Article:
I like science. I also like things that look nice. That means I’m a sucker for things like the Brainbow transgenic mouse, where genes for a range of different fluorescent proteins are introduced into the mouse, producing pictures beautifully multicoloured slices of brain, like the one shown below.
Hippocampus: Broad Overview Tamily Weissman, Jeff Lichtman, and Joshua Sanes, 2005 from Portraits of the Mind: Visualizing the Brain from Antiquity to the 21st Century by Carl Schoonover
I’m drawn to anything with neurons on it, ties, shoes, t-shirts… My desktop background is an artists impression of dopaminergic neuron dendrites (I’m not sure how they look different from other neurons). It’s not just modern neuroscience that produces wonderful images though. The anatomist Santiago Ramon y Cajal produced stunning pictures of neuroanatomy that had been revealed by the Golgi staining method.
Olfactory Bulb Camillo Golgi, 1875 from Portraits of the Mind: Visualizing the Brain from Antiquity to the 21st Century by Carl Schoonover
Cajal’s illustrations are immediately recognisable. People have painted them on canvas and tattooed them on themselves.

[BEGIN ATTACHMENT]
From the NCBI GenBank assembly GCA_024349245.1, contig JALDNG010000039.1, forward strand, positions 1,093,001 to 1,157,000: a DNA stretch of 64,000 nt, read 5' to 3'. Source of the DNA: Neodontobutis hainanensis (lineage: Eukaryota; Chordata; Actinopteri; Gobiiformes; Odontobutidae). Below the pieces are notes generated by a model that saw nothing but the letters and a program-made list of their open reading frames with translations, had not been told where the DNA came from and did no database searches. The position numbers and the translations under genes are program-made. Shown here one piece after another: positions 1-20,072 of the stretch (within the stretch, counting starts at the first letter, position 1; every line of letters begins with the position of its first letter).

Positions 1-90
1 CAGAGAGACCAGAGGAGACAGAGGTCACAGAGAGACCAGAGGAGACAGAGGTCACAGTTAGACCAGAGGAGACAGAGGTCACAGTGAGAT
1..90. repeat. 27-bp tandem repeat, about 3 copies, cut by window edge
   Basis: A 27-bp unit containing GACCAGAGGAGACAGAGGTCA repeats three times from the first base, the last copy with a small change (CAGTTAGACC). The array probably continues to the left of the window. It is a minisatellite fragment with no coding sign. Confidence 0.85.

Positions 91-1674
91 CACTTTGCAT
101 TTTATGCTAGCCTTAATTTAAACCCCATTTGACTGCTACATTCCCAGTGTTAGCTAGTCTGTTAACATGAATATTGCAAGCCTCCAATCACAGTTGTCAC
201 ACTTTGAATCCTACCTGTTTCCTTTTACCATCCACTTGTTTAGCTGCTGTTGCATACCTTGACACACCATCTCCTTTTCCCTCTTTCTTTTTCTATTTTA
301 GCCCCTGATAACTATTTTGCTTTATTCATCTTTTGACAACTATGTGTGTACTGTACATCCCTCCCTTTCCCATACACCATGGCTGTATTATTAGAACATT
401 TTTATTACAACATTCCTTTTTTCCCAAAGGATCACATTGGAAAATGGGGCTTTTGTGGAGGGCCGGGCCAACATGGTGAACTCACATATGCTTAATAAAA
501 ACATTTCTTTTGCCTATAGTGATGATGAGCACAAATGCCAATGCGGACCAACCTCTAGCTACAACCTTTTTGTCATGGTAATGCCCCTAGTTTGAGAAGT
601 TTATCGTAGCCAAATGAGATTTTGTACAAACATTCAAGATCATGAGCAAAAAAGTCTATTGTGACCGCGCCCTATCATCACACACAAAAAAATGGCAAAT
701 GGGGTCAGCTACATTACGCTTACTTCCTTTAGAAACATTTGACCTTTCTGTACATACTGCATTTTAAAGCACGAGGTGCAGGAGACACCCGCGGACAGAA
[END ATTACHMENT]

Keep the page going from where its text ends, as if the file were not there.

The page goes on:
(I)Pyramidal neuron from postcentral gyrus, 1899 Santiago Ramon y Cajal (II) Photomicrograph of a Golgi preparation of postcentral gyrus, from the collection of Santiago Ramon y Cajal Museo Cajal from DeFelipe and Jones, Cajal on the Cerebral Cortex, 1988 source: Santiago Ramon y Cajal by Javier DeFelipe, MIT Encyclopedia of the Cognitive Sciences, MIT Press, Cambridge, MA 1998
I like to see data too. When I’m reading a paper I look for figures to help me interpret the results. When I’m designing my figures I want them to be attractive, but also clear and easy to understand. I’m a disciple of Tufte and a believer in the idea that information can be beautiful, but I also realise it can go very wrong.
Science shouldn’t look dull and boring. Science isn’t dull and boring, it’s full of a million and one unanswered questions and fantastical things you never knew. But in a busy world you might never know about them unless something catches your eye. Make your science catch someones eye, and when it does, have it tell the story of how you got there.
Hat tip and apologies to Bioephemera, whose two posts I stole the pictures from. And if a mystery benefactor would like to treat me to Carl Schoonover’s Portraits of the Mind: Visualizing the Brain from Antiquity to the 21st Century or David McCandless’s Information is Beautiful I would be a very happy man.
EDIT: The BBC have an impressive slideshow of the winners of the Wellcome Image Awards.